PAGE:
Doug December 30, 2013 at 1:10 pm

We are going to install our laminate floor in our kitchen that has carpet in the living room and hall way and a walkout to the deck. The kitchen is in a split level above ground. Our question is which way do we lay the laminate–horizontal to the walkout door in kitchen and end up in the living room with the long edge (13 feet wide) of the flooring going under the transition piece OR do we lay the laminate to where the ends of the laminate start at walkout door and end up under the transition piece to carpet. Our walkout faces east with sun in morning and then sun comes in the 4 x 5 window from south into the kitchen in the afternoon.
Thank you
Doug January 19, 2014 at 7:25 am

naturally like your web-site however you have to test
the spelling on quite a few of your posts. A number of them are rife
with spelling problems and I find it very bothersome to tell the truth however I’ll
definitely come again again.

Jacqueline A. Bowers April 16, 2014 at 6:34 pm

I guy had Laminate flooring put down in Bedroom and Kitchen And Living Room area, It,s now starting to come up. The Gentleman that put it down says he will have to get some sort of screws. Is this true?

Ora Trefethen May 30, 2014 at 6:11 pm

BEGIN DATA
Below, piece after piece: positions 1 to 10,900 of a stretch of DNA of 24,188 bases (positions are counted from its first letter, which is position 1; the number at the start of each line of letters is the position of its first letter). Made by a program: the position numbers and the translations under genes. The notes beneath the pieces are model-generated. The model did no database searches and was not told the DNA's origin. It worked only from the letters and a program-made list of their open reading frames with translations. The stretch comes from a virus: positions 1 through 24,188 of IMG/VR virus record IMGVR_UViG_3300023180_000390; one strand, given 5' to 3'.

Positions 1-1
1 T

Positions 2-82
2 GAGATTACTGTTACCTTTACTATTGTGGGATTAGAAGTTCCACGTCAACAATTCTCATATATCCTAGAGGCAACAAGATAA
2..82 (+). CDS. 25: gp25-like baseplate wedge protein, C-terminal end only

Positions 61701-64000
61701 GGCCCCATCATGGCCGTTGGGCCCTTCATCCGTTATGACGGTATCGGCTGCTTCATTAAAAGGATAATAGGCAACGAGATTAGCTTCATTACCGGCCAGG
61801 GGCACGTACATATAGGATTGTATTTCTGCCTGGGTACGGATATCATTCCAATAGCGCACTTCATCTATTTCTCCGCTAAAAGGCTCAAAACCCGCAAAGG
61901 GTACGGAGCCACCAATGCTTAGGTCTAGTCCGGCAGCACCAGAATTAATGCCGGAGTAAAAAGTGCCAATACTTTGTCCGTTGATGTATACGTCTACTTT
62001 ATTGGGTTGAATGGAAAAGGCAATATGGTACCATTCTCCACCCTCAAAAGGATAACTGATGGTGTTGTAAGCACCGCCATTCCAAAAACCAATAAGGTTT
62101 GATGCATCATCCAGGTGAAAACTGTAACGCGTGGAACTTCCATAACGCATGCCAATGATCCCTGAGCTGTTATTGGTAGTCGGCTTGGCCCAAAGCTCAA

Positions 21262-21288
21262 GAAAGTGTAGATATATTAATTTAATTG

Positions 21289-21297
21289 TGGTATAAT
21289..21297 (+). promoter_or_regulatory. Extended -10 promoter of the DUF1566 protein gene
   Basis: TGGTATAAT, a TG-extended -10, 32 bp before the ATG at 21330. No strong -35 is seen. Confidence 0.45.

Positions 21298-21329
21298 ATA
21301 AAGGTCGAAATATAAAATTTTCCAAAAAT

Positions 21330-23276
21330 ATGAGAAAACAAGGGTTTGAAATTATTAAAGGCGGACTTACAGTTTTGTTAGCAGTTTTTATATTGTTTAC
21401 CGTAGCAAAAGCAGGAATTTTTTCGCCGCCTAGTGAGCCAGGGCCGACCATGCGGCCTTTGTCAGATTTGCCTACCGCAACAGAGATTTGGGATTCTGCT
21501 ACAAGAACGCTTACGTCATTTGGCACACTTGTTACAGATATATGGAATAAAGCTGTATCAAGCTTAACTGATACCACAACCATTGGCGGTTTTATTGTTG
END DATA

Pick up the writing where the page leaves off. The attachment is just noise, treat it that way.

Where can I find a piece of finishing Pergo trim for a doorway that goes down some stairs?..

naseem kilada October 9, 2014 at 2:11 pm

whow to instal Treviso Artificial Turf

Rob Jones October 9, 2014 at 7:12 pm

Hi Naseem,

On the product page, there is a tab called “Additional Info”. You can download the installation instructions from there.

Hope this helps!

joan young October 28, 2014 at 8:23 pm

We want laminate Flooring in our den. We have two concrete steps up into the kitchen and a concrete landing into, which is about 5×4…. We have been told that laminate flooring cannot be put down on concrete steps, etc. Is this true? We also have a concrete fireplace in one end of the den and they tell us they can lay the laminate flooring around the fireplace…..What does this tell you. We are very confused. Lowe’s is one of the companies that tells us this info.

Rob Jones November 5, 2014 at 7:23 pm

Hi Joan,

I can’t think of a reason not to install laminate on stairs, concrete or otherwise, assuming that the steps are at precise 90 degree angles. Otherwise, maybe this video will help, which also includes some jaunty ukulele music.

I hope that helps!

Kermit February 3, 2015 at 11:35 pm

I would like to extend my floating floor after I remove the ceramic floor tiles. The floating floor will be extended left of the existing floor which I think is the opposite way to do this. What would be the best way without tearing out the whole floor?